SAN DIEGO — Daniel Holgren, who will be ordained to the priesthood on June 11, knows that ordinations during pandemics are not without their challenges.
This will be his second ordination since the emergence of the novel coronavirus. He was ordained to the transitional diaconate, a major step on the path to priesthood, last October. By that time, the pandemic was already in full swing.
After five years of discernment and study, the 35-year-old deacon would have preferred if his long-awaited priestly ordination had arrived free of COVID-related restrictions. But having to make due with such safety measures has been a teachable moment.
“Being ordained to the priesthood in this time of pandemic really shows me that everything is in God’s timing and for His purpose,” said Deacon Holgren, who has been ministering at Our Lady of Grace Parish in El Cajon while completing his theological studies online.
“The need for a priest – and, really, every person – to be ready for the unexpected is a key component of the pandemic,” he continued. “But the unexpected difficulties of life are never faced alone, because God is always with us and waiting to help us.”
Deacon Holgren noted that loosened restrictions mean that the number of people physically present for his priestly ordination can exceed the 100-person limit that had been imposed at his diaconal ordination Mass. Those who attend, however, will have to continue to follow safety protocols, including facial coverings and 3 feet of physical distance for everyone, except members of the same household. There are also plans to livestream the liturgy, so that others can participate virtually.
While a packed church and a singing congregation might have better reflected the local Church’s joy at receiving a new priest, Deacon Holgren said, such restrictions will not stifle the moment.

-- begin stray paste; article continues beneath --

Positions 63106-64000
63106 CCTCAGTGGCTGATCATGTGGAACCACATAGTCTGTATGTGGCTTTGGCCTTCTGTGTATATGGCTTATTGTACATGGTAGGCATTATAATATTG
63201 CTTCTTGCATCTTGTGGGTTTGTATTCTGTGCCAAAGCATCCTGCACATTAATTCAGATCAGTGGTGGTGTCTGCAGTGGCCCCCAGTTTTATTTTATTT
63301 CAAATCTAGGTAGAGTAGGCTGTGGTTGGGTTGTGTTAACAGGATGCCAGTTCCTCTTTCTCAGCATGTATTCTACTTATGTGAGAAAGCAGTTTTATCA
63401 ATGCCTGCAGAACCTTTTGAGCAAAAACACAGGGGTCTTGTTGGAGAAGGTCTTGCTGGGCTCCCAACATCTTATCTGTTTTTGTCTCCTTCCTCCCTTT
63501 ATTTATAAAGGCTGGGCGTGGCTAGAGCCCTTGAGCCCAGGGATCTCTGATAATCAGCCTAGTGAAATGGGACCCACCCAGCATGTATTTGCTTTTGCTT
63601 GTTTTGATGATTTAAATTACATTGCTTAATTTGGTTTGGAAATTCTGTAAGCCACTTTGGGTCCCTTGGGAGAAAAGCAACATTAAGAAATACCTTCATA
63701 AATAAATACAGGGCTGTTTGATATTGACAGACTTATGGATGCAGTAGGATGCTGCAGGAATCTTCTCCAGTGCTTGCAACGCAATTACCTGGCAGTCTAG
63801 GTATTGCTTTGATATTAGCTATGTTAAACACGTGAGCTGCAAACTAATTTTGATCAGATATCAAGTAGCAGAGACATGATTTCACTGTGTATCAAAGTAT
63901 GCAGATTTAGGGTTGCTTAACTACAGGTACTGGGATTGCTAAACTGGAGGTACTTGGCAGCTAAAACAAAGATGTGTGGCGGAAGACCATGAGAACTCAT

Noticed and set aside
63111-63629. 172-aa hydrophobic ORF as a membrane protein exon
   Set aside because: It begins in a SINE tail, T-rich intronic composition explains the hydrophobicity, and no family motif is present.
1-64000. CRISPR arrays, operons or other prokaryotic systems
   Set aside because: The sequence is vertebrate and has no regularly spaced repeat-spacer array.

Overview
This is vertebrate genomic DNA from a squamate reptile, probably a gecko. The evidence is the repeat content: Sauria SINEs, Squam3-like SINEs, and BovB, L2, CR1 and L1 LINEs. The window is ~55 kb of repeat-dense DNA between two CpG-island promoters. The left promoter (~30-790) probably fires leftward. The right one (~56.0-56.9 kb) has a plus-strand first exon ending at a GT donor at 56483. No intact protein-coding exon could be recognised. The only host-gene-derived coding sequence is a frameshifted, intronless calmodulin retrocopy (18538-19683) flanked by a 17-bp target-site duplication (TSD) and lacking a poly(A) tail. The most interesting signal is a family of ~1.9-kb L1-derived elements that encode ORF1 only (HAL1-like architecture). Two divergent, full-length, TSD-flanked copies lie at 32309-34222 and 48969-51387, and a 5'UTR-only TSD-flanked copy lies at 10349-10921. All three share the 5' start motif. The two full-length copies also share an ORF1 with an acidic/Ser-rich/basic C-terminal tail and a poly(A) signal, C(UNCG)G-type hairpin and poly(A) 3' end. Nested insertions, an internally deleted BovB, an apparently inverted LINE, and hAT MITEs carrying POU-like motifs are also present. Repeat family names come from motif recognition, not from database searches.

“The joy of an ordination really is about the priest giving hope to the people and living out his vocation well,” he said. “Despite the restrictions and difficulties, all of the things that matter will still take place. In the end, it is less about this singular day and more about how I live out my ordination and do my part in God’s plan of saving souls.”
In an interview last year after his ordination to the transitional diaconate, Deacon Holgren shared his vocation story with The Southern Cross.
Deacon Holgren, whose father has served the diocese as a permanent deacon since 2009, was drawn to the priesthood because he saw it as a vehicle “to give of myself and help others in a tangible way.” He had already been doing that to some extent for four years as a paramedic. But, after turning 30, he recognized that he wasn’t “totally fulfilled” in his work and opened himself up to the possibility of a priestly vocation. He quit his job in December 2015 and entered the seminary the following month.
He said the past seven months as a transitional deacon have provided him with invaluable parish-based experience that will help him to be a better priest. But between now and then, there’s still the small matter of his ordination day.
“As I get closer to the event, I get more excited,” he said, “but my nerves also are increasing. Ordination is a culmination of a lot of work, a lot of prayers, and a lot of time invested, not just for me but for all the people in my life. … I am looking forward to finally living out the call to the priesthood.”
The priestly ordination of Daniel Holgren will be livestreamed on June 11, at 4 p.m., at sdcatholic.org/ordination2021.